Jeff Flake said on Thursday that if a private vote were held on the matter, at least 35 Republican senators would choose to remove Donald Trump from office. I would be tempted to observe that this is a bit like saying that millions of Americans would fire their bosses and give themselves a 1000-percent raise if they could do so by pushing a magic button, but that would mean accepting Flake's underlying premise.
Why does he think that his former Senate colleagues have had it with the president? In case he hasn't noticed, with the not especially noteworthy exceptions of Mitt Romney and Ben Sasse, who have settled comfortably into their respective media niches as "sober elder statesman" and "last honest man in the GOP," Republicans are circling the wagons. This is the case across what passes for the conservative ideological spectrum in the post-Trump GOP, from hawkish moderates like Lindsey Graham to libertarians like Rand Paul to the paternalist maverick Josh Hawley. This is to say nothing of Mitch McConnell. "I've read the summary of the call. If this is the ‘launching point' for House Democrats' impeachment process, they've already overplayed their hand. It's clear there is no quid pro quo that the Democrats were desperately praying for," he told Politico on Wednesday.
Which seems more likely, that McConnell and his members are all pining for a return to the days when they lost two consecutive presidential elections but are burying this beautiful hope deep within their hearts, or that Flake is engaging in wish fulfillment here? From his current vantage point as a guy who gets paid to travel around the country lamenting the depravity of a president whose agenda he supported 81 percent of the time while in office (more frequently even than his Tea Party colleagues Rand Paul and Mike Lee) it might be difficult to understand, but the reality is that Trump is wildly popular with the GOP base and a boon for its members in both houses of Congress. If anything, I would guess that even Romney would not vote to remove Trump if his fans at The Atlantic would never learn about it.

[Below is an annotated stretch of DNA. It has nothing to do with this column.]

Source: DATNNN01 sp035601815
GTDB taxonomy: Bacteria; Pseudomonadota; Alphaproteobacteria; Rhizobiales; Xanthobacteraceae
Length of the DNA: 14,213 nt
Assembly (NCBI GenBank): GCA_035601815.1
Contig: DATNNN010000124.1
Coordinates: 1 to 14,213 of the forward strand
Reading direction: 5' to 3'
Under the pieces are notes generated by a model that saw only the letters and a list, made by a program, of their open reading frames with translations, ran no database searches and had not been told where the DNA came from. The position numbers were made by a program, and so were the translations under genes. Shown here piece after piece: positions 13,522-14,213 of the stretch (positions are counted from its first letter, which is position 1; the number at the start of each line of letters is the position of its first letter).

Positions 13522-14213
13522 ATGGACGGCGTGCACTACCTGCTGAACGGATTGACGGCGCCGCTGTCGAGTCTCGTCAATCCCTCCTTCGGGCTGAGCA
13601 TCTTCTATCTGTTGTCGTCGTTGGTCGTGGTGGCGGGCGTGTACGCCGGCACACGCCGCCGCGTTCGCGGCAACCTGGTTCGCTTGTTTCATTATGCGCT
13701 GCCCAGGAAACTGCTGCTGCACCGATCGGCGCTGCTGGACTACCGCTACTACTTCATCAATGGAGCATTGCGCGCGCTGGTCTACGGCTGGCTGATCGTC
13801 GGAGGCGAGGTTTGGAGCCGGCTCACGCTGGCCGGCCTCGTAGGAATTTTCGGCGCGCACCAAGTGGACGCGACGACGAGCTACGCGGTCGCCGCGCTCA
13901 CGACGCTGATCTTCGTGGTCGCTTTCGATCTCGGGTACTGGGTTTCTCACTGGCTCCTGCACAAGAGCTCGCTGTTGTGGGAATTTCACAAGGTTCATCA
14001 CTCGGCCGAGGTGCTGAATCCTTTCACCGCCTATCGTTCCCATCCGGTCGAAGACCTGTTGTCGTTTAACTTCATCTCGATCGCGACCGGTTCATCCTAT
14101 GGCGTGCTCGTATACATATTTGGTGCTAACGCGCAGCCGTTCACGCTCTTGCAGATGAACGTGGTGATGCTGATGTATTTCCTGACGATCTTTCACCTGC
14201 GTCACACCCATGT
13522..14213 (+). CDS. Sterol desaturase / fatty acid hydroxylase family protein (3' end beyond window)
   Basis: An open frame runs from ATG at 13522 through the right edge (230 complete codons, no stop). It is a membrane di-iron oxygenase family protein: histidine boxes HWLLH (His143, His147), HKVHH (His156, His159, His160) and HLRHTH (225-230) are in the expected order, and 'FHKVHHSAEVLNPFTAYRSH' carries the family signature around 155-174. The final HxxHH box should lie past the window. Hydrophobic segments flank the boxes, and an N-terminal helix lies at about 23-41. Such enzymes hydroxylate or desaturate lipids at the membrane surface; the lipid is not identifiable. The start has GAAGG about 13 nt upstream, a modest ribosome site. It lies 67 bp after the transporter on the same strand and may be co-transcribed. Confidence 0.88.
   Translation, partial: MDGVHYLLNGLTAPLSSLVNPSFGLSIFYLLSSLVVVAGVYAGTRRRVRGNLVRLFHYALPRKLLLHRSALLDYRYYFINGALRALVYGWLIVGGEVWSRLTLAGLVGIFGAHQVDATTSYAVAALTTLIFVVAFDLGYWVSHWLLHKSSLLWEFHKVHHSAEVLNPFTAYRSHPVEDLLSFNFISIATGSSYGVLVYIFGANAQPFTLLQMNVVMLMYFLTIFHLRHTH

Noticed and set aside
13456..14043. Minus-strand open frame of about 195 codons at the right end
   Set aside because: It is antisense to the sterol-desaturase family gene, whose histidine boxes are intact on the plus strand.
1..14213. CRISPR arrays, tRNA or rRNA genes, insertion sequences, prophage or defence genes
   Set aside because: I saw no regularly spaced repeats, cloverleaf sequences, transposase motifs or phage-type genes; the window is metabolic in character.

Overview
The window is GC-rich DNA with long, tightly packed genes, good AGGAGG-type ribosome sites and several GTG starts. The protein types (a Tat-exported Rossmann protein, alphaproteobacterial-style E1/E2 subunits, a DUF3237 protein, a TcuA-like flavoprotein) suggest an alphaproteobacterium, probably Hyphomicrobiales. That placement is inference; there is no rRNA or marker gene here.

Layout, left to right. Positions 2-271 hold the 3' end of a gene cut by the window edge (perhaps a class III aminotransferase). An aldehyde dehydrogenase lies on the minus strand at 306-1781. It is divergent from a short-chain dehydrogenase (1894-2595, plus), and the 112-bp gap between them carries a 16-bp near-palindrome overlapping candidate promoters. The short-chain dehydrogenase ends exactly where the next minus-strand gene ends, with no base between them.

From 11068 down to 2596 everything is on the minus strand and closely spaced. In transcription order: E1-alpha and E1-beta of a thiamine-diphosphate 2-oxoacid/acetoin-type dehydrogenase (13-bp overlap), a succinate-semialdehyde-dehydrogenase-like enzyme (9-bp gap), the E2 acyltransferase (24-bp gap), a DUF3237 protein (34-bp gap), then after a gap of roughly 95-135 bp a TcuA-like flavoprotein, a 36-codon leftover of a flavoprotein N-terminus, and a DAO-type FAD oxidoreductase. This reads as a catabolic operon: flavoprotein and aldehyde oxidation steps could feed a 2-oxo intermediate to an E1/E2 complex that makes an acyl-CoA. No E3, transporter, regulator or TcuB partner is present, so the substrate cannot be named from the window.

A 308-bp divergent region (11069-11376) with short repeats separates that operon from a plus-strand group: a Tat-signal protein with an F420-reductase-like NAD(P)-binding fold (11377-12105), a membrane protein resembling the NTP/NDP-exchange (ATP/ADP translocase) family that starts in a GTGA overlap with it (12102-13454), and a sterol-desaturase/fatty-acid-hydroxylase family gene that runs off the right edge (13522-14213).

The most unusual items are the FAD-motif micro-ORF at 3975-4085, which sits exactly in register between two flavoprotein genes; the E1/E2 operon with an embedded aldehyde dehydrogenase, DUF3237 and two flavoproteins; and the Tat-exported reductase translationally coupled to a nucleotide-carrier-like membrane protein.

This doesn't mean that in personal terms they like the president who has used a party to which he has not belonged for most of his life as a vehicle for his own political ambitions without much, or indeed perhaps any, regard for its long-term fortunes. I am even willing to believe that, in the circumstances described by Flake — i.e., in their private lives, as normal people — some of them would even be willing to venture the occasional criticism of a twice-divorced serial philanderer who thinks that apostrophes are hyphens. But there is space for a pretty wide range of opinion between grumbling about someone in private and secretly wishing to light your party on fire.
Flake also seems to be ignoring the reality that Trump's removal from office by a Republican Senate would not only be a disaster for the GOP but arguably the most radical action in the history of the American Congress. Neither of our two previously impeached presidents were removed from office. If Trump is impeached, which still seems unlikely enough anyway, the Senate is not going to bring him down.
It's hard out there for an ex Arizona senator. Nobody should begrudge Flake his various new rackets. But calling on members of your party to sacrifice everything in the name of certain nebulous principles — as opposed to actual concrete political differences — while you yourself have nothing to lose is not exactly a profile in courage.
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